Cryptocurrency Tax Reporting Guide

Cryptocurrency Reporting Guide


We know that reporting cryptocurrency transactions on your federal tax return is probably the most confusing bit and that’s why we thought we’d provide you with this simplified cryptocurrency reporting guide.

There is an official notice from the IRS, but it dates back from 2014. Although, the tax law has recently been changed, no clarity is yet brought to light, whether or not the old rules in relation to cryptos will still apply. What are the rules? According to the statement issued by the IRS cryptocurrencies are considered properties for tax purposes, which means any gains from transactions with such are taxed as those from real estate, stocks or bonds. In addition the notice says:

“General tax principles that apply to property transactions apply to transactions using virtual currency. Among other things, this means that:

  • Wages paid to employees using virtual currency are taxable to the employee, must be reported by an employer on a Form W-2, and are subject to federal income tax withholding and payroll taxes.
  • Payments using virtual currency made to independent contractors and other service providers are taxable and self-employment tax rules generally apply. Normally, payers must issue Form 1099.
  • The character of gain or loss from the sale or exchange of virtual currency depends on whether the virtual currency is a capital asset in the hands of the taxpayer.
  • A payment made using virtual currency is subject to information reporting to the same extent as any other payment made in property.”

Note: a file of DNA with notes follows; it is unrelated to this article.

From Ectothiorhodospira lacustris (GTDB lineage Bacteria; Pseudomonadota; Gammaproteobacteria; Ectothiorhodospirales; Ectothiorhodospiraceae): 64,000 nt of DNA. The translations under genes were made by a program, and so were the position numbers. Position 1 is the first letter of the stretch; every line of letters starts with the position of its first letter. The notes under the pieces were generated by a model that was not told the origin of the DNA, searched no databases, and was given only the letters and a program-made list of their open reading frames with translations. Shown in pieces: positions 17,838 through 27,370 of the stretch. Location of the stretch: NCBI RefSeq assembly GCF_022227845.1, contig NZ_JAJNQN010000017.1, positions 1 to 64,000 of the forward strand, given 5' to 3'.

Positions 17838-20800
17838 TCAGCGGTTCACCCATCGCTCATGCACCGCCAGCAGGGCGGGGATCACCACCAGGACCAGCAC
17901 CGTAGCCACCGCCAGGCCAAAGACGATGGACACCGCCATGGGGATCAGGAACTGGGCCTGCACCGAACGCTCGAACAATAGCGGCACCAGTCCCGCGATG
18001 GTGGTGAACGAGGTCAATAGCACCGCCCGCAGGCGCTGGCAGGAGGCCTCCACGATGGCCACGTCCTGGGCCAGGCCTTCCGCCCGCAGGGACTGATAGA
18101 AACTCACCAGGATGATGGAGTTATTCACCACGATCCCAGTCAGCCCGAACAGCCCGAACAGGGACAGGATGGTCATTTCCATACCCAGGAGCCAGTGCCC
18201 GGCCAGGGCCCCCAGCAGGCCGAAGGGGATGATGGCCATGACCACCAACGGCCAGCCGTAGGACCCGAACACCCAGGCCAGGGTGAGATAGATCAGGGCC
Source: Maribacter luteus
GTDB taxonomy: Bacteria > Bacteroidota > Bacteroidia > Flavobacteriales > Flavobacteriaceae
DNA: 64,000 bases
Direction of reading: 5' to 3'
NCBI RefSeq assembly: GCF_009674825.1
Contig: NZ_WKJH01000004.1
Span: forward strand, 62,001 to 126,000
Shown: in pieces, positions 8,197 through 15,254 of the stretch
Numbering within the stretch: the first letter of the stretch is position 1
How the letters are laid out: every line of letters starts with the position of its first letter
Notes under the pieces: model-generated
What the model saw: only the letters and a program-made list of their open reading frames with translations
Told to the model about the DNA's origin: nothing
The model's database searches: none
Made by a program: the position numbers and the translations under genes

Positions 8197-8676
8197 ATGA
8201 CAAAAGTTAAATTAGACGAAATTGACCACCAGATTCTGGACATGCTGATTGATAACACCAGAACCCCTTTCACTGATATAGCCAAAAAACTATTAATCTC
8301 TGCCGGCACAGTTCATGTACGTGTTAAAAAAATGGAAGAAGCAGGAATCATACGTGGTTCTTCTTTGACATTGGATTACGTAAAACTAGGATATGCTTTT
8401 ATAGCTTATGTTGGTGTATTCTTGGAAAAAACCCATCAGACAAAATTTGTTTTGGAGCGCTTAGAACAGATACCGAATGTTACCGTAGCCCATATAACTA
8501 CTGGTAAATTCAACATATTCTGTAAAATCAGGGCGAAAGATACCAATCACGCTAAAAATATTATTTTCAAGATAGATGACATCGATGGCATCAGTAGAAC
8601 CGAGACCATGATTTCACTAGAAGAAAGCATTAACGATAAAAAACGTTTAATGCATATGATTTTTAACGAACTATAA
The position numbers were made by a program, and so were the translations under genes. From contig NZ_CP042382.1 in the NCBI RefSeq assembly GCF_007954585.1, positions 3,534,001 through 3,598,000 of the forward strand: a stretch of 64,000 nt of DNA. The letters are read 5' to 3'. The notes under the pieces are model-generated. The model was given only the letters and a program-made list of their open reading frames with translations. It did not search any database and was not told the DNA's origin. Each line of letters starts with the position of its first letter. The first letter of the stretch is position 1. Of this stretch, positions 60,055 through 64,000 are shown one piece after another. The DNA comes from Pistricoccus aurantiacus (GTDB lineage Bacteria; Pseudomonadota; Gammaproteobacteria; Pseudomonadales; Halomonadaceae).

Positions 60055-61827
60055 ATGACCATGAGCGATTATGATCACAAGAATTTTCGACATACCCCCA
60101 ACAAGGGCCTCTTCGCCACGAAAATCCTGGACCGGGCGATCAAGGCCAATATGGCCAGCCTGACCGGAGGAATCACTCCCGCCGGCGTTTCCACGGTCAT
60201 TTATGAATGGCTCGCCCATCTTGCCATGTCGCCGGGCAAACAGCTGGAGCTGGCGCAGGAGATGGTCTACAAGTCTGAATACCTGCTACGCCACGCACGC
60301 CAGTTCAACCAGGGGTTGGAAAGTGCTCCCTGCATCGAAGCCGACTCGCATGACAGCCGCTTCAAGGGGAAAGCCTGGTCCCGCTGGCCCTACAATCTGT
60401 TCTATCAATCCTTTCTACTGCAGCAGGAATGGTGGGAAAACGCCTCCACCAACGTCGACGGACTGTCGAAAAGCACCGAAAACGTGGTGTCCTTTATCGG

Now here the important things you need to remember when you are reporting your cryptocurrencies on your tax return.

  1. If you hold cryptocurrencies but haven’t sold any, you didn’t realize any gain.
  2. If you sold cryptocurrencies and realized gains or registered losses, it is your responsibility to report this to the IRS on the relevant form (1099-K in most cases, but contact your CPA or tax advisor to confirm). Coinbase won’t send you the form unless you’ve had $20,000 in gains and at least 200 transactions.
  3. Cryptocurrencies are regarded as property for tax purposes so you need to provide details about:
    • The date you bought the crypto
    • The price at which you bought the crypto
    • The date you sold your cryptocurrency
    • The price at which you sold the crypto
  4. Failure to report transactions will be penalized. The IRS may discover what you tried to hide later and you will still have to pay taxes with interest and penalties on top. If they suspect that you have deliberately omitted the crypto transactions from your report you could be prosecuted with criminal charges for tax evasion. This means you could spend up to 5 years in prison and pay up to $250,000 penalty.
  5. Keep good records of all of your crypto transactions. This will help you prepare your next tax return much more easily.


At FAS CPA & Consultants we offer expert advice on tax planning and filing. Even though the deadline for 2017 tax returns has just past, it’s never too early to plan for minimizing your taxes. Besides, some of you may have applied for extensions and US expats still have time till June 15th to file so if you are unsure about the proper way of reporting cryptocurrency transactions, contact us and we will happily assist you.

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Fulton Abraham Sanchez, CPA

Fulton Abraham Sánchez, CPA is a Certified Public Accountant, specialized In Tax Planning, International Business, Wealth Management and Offshore Banking. You can email him to fa@fascpaconsultants.com or follow us on Facebook : FAS CPA & Consultants.

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